Deaf Father Gets Best Christmas Gift Ever... Hears His Daughter's Voice For The First Time
December 18, 2013
This year, Ashley Stehle gave her dad a truly one-of-a-kind Christmas gift. The 15-year-old high school freshman from St. Louis serenaded her father, Ken Stehle, at her school Christmas concert and — for the first time ever — Stehle heard his daughter's voice.
Photo: Yahoo Shine
"It was awesome to hear her beautiful voice,” 49-year-old Ken Stehle, who has been deaf since birth, tells Yahoo Shine. Just days before the concert at Villa Duchesne, the Catholic school his daughter attends, Stehle was fitted with a new hearing aid that works wirelessly with a small microphone. At the concert, Ashley wore the microphone on her dress, which then sent the sound of her voice to a receiver around her dad's neck that connects directly to his hearing aid.
“We didn't know if this hearing aid would work, which is why I was very nervous for the concert,” Ashley, whose mother is also deaf, tells Yahoo Shine. “He didn't know exactly what I was saying because he has never heard the words before, which is why I signed some of the song for him, but for the first time the sound of my voice was registering in his mind.”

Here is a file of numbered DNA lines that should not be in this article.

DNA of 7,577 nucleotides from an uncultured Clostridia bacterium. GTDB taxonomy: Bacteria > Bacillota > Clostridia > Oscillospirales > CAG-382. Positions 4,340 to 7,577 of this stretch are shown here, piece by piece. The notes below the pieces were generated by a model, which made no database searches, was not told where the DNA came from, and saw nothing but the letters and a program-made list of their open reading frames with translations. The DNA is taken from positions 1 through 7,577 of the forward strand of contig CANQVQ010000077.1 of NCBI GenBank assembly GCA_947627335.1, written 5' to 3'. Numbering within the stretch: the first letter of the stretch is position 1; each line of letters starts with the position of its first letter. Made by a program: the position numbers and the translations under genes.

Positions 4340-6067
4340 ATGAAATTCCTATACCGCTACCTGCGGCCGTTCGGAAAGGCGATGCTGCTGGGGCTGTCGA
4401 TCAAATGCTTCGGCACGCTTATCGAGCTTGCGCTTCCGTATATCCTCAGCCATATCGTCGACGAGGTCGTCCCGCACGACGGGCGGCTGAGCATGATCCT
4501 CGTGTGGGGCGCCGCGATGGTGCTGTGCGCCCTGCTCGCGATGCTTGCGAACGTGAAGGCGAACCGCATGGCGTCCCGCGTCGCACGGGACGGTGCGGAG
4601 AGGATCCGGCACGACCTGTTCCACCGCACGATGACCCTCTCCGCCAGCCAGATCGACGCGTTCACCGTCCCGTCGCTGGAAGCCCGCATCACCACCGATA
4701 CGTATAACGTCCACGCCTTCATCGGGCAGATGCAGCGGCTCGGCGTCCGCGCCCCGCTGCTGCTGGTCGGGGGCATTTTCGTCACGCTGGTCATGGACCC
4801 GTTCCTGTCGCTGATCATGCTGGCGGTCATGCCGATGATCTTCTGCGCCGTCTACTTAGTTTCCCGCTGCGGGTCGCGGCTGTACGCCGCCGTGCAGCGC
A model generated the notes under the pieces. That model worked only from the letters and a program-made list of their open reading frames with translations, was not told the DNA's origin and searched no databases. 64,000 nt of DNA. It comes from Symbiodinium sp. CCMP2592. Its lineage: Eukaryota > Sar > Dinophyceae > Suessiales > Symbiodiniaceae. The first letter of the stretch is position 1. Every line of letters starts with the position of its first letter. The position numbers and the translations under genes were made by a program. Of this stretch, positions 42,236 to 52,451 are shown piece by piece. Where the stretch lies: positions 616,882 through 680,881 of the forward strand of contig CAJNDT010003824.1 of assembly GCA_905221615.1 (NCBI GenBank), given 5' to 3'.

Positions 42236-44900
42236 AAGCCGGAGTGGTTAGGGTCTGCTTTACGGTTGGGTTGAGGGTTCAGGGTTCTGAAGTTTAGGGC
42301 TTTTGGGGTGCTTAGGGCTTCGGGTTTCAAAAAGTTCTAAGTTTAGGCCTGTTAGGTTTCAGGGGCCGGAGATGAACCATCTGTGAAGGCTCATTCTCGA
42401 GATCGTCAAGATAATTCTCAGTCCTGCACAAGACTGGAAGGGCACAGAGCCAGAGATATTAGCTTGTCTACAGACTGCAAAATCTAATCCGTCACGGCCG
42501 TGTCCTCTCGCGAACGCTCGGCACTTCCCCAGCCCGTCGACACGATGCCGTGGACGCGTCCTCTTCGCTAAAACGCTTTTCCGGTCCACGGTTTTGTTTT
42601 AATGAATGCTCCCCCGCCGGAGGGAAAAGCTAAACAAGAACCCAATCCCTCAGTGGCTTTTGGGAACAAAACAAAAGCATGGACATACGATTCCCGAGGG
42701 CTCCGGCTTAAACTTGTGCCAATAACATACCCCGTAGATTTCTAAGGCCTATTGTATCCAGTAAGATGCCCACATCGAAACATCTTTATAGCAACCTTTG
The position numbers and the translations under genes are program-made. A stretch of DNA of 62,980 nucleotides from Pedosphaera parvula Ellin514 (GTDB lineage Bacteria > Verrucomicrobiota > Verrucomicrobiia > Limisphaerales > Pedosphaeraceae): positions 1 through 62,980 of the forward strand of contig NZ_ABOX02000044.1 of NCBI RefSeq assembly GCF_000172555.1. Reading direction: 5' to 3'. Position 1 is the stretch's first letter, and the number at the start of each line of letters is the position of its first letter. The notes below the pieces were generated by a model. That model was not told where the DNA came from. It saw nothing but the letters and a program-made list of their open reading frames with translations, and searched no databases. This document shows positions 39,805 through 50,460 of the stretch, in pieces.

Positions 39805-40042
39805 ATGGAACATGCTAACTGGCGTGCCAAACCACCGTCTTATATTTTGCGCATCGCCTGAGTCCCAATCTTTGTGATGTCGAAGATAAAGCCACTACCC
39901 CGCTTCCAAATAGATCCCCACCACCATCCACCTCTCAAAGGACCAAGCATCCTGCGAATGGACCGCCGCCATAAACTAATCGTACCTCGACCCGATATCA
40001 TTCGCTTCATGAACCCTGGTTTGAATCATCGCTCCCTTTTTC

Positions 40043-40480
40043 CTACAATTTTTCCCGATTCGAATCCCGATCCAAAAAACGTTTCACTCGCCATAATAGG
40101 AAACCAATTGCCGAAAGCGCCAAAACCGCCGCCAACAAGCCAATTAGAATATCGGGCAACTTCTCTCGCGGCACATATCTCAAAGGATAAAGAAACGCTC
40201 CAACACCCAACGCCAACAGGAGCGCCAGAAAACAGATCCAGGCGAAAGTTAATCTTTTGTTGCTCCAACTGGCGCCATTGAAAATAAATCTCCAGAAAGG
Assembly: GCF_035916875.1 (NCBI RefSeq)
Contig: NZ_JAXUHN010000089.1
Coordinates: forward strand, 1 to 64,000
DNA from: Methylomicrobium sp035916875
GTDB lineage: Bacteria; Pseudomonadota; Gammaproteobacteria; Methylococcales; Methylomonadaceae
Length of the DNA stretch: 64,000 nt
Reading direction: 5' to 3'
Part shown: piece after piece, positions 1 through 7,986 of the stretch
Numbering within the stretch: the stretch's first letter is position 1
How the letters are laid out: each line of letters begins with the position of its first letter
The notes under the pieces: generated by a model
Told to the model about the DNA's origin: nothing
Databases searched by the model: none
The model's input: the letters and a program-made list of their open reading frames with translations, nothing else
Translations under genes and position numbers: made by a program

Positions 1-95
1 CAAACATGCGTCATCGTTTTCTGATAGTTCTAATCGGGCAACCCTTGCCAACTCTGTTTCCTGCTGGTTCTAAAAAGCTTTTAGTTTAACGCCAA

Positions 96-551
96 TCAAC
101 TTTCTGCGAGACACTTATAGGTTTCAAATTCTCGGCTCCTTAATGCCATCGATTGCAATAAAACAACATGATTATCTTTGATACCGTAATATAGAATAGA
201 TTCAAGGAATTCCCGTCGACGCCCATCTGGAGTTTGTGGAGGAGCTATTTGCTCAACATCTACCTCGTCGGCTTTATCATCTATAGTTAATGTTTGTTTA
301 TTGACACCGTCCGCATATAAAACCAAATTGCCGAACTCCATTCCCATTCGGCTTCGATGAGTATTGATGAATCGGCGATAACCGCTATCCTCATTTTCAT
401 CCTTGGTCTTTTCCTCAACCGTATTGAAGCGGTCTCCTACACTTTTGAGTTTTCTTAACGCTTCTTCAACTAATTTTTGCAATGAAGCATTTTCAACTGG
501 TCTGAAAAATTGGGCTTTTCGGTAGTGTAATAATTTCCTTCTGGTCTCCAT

Photo: Yahoo Shine
Ashley's solo — she sang "Christmas (Daddy Please Come Home)," her own twist on the 1963 Darlene Love hit “Christmas (Baby Please Come Home)" — was kept secret from her father. In fact, it wasn't even listed on the concert program. In written correspondence with Yahoo Shine, Stehle says, “Ashley sang the song as a surprise to me and I will never forget it for the rest of my life." Though Stehle began wearing a hearing aid at the age of 15 months, he has never been able to detect pitch or tone before now, and was previously only able to identify vibrations and muddled noises.
According to Dr. Sol Marghzar, AuD, a board-certified doctor of audiology in Beverly Hills, the technology used by Ashley and her father helps combat the issue of distance for the hearing-impaired. “It improves the signal-to-noise ratio,” says Marghzar, who explains that the microphone helps to filter out the distracting noise in the environment, so the person wearing the hearing aid can focus on a single sound— in this case, Ashley's voice.
According to Ashley, she could see her dad in the audience during her solo and knew immediately that he could hear her. Finally. “He was sobbing. I was holding back. At that moment we were inseparable,” Ashley shares. “Now my life is fulfilled. I love to sing, and my parents can't hear, which is heartbreaking. But now my dad can hear me, and it's awesome."
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